If you file for Social Security retirement benefits before your full retirement age, there is a limit on the amount of income you can earn. This limit is almost always based on your annual earnings, but in certain circumstances, it could be your monthly earnings that are counted.
The monthly income limit was created because the Social Security Administration recognized that some people who retire mid-year have already earned more than their yearly earnings limit. The SSA recognized that it wasn’t fair to make those individuals wait until the next year to file for benefits if they are truly retired, so there are some cases in which it’s your monthly earnings that are counted.
For example, say you earned $100,000 from January until July, and then retired in the summer. If you then filed for benefits, the monthly income limit would make you eligible to receive those benefits even though you are clearly in excess of the annual test.
Your Full Retirement Age and the Income Limit
For context and background I’d like to cover the basics of the income limit. This will help add clarity to the discussion on the monthly limit and help it make more sense. Here and throughout this article, I may refer to the monthly income limit as the income limit, the earnings limit or the earnings test. These terms are all used synonymously.
The first thing to know is that the earnings limit only applies if you are under full retirement age.
Currently, full retirement age benefits are in a period of transition for individuals who are close to retirement. It’s more important than ever before that you to know exactly when you will reach full retirement age.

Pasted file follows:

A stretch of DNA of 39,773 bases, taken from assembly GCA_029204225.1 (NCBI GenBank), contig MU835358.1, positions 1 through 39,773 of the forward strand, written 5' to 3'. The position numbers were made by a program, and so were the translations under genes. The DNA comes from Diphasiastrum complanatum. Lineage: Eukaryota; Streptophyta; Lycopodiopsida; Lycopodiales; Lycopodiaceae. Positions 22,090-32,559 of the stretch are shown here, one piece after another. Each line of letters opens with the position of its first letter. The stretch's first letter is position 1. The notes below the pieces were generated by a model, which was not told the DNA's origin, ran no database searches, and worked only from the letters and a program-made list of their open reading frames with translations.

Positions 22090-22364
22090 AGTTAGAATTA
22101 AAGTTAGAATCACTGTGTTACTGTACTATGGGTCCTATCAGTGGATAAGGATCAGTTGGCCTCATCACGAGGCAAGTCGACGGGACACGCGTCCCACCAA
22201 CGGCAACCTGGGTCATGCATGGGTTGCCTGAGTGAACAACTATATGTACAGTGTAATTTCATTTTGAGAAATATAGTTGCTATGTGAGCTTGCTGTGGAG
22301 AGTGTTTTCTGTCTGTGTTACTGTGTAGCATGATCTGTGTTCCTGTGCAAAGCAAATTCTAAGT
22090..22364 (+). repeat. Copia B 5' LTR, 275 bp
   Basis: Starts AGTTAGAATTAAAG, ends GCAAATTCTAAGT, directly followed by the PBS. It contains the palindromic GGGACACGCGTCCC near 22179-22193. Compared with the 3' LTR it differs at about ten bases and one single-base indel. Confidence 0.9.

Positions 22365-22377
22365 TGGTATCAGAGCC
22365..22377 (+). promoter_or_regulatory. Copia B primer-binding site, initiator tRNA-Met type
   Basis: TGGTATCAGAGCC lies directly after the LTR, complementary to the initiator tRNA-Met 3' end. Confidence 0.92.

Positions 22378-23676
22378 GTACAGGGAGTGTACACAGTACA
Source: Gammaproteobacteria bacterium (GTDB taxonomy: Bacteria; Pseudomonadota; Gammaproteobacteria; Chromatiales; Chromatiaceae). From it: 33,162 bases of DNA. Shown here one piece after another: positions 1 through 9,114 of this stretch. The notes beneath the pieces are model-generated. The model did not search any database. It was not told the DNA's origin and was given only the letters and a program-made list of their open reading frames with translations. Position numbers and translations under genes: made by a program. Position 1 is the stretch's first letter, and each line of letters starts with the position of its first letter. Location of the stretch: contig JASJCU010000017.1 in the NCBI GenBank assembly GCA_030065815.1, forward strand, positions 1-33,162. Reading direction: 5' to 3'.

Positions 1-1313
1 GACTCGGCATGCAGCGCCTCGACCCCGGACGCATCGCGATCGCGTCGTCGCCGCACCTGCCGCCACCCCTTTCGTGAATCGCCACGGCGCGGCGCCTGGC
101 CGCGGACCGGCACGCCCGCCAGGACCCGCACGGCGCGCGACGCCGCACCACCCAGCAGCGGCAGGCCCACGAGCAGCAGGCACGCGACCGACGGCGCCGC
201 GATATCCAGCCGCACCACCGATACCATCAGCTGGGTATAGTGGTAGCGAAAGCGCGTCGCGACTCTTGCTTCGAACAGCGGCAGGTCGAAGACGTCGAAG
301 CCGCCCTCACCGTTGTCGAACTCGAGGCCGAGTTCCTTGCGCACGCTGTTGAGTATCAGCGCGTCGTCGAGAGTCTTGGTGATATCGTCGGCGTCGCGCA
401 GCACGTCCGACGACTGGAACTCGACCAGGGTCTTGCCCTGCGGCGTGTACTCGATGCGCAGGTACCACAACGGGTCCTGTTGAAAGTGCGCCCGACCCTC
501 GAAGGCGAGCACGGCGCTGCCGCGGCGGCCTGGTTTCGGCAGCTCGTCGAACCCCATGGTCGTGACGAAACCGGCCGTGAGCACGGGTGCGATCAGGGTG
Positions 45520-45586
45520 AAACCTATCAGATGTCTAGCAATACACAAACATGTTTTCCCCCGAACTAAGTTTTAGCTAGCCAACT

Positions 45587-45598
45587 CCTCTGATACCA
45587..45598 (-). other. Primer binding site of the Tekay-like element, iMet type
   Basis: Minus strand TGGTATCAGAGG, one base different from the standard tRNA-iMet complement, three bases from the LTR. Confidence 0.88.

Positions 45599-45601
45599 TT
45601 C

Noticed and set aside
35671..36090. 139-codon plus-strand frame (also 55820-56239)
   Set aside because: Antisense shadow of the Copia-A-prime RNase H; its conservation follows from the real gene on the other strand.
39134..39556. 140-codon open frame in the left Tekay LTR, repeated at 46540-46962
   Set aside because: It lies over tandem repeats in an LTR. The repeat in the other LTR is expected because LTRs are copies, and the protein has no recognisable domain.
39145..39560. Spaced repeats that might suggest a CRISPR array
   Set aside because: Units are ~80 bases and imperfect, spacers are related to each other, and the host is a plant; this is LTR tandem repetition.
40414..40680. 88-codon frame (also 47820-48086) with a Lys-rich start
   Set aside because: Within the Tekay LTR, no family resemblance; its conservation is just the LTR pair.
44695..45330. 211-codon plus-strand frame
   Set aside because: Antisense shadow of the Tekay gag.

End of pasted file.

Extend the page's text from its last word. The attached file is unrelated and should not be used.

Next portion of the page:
If you were born:
- 1943 – 1954: Your full retirement age is 66
- 1955: Your full retirement age is 66 + 2 months
- 1956: Your full retirement age is 66 + 4 months
- 1957: Your full retirement age is 66 + 6 months
- 1958: Your full retirement age is 66 + 8 months
- 1959: Your full retirement age is 66 + 10 months
- 1960 or later: Your full retirement age is 67
Once you reach your full retirement age, you can earn an unlimited amount of money and the earnings limit will not affect you. But before that point, you need to understand everything there is to know about the monthly income limit.
The Basics of the Annual Income Limit
If you decide to file for your benefits before your full retirement age, you need to keep up with the year-to-year changes on the amount of income you are allowed to earn. (If you want to make it easy, just subscribe to my YouTube channel because I do an update for these numbers as soon as they are published.)